wet-hot-american-summer-ten-years-later-paul-rudd-marguerite-moreau

I was sitting at my desk when an L.A. number I didn’t recognize came up on the phone.

It was the Casting Director for ‘Wet Hot American Summer: Ten Years Later.’  He tracked me down through my IMdB page.  The producers, Michael Showalter and David Wain, had a small part they wanted to fill, and they remembered me from other projects they cast me in, and the part was mine if I was available.

You know my response, but I’ll tell you the why (which is what I told the CD): when I was still in the ‘trying to break into the union’ phase, they gave me one of the jobs that got me over the hump.

So a few lessons/reminders here:

Relationships: ‘The State’ alums are the most famous, but there are a few other people over the years where we’ve done enough stuff together where at this point, if I’m free, I’m going to say yes before I even see the script or know what character I’m supposed to play.  One of the best pieces of advice I’ve ever heard as an actor is ‘You only need five casting directors/producers to fall in love with you to have a career’.  If you’re playing the long game, building five relationships is an incredibly realistic number.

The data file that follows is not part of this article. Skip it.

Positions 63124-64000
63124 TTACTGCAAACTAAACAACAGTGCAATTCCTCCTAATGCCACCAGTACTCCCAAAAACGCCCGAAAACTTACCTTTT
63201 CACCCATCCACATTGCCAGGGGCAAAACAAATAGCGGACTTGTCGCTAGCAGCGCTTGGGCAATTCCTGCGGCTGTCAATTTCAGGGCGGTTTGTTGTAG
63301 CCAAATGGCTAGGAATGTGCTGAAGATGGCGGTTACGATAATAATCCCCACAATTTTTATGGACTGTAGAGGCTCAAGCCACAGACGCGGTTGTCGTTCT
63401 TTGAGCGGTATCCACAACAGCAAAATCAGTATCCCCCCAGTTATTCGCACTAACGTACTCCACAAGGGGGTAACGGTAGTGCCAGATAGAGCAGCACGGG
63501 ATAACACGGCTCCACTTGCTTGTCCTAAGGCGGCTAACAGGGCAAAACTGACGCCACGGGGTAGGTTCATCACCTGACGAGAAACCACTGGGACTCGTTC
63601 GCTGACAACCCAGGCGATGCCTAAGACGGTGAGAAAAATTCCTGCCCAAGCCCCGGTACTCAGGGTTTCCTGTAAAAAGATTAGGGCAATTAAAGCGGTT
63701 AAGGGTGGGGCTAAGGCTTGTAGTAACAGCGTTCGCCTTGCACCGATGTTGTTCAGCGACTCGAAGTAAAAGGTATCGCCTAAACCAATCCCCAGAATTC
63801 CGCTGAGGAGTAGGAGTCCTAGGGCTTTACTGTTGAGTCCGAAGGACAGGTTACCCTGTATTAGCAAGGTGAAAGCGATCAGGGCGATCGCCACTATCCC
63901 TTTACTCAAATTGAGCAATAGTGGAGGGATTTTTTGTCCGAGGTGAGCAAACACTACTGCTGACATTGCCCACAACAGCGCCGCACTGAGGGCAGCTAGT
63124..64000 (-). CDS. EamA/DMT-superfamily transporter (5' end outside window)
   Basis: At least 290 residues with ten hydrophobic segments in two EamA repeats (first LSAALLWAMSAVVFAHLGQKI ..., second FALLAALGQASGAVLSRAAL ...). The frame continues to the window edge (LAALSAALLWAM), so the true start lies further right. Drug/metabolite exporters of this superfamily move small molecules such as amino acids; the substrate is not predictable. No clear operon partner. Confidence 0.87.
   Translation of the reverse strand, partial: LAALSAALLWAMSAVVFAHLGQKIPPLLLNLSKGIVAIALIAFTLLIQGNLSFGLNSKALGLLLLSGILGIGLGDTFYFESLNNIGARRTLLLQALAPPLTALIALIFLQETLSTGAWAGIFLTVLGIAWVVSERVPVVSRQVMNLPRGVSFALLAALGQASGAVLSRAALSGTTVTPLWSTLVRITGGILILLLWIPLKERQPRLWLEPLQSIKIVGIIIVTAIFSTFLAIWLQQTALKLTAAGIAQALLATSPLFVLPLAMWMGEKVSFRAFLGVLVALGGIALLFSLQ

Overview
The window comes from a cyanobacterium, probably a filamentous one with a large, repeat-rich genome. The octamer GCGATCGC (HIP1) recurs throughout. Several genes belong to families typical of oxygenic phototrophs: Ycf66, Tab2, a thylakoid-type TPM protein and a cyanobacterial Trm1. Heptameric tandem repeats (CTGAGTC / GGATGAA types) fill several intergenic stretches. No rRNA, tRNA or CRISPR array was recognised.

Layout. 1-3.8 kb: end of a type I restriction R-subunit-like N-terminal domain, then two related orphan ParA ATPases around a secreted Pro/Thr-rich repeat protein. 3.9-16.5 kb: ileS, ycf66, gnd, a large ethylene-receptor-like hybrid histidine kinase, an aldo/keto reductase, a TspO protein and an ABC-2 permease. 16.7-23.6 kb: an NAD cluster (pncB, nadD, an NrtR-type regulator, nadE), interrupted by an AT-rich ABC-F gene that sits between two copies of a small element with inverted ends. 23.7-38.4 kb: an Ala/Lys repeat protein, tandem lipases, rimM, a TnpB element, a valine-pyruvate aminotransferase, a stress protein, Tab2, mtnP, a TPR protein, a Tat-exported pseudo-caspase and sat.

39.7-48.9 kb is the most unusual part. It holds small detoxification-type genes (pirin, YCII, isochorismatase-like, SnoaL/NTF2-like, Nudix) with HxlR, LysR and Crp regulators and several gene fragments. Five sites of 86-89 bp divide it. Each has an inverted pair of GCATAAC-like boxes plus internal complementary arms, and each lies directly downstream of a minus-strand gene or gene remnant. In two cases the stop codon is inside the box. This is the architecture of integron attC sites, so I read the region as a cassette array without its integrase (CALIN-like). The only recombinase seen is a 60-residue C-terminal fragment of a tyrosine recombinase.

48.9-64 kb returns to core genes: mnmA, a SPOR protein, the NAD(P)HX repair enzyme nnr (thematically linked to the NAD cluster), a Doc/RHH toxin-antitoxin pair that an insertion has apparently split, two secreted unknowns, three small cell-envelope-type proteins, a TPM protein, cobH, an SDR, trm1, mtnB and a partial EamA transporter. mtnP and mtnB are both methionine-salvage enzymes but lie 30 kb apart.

Reputation: I knew these guys respected me, honestly had no idea I did anything beyond being professional to make myself memorable, considering the hundreds of actors they know and I’m sure are trying to get their attention.  Anyway, made it to the set an hour before my call time with my lines memorized, shook hands and spoke to anyone who wanted to talk to me, from the security guards to the extras; a long day for the crew by the time I got there, and I did my part to get my scene (the last scene of the night as it turned out) wrapped in less than an hour.  So no, my lines didn’t make it into the final cut, but no one on set can say I made their jobs harder.  Maybe they’ll remember that…

Growth: I’m smiling as I look at the previous two paragraphs.  When I came to this town, I knew NOBODY.  And I had no playbook on how to conduct myself and treat others in a game where I was/am a complete outsider.  You figure these things out. You endure.  You try not to get too high or too low on any one thing.

And of course, you keep going.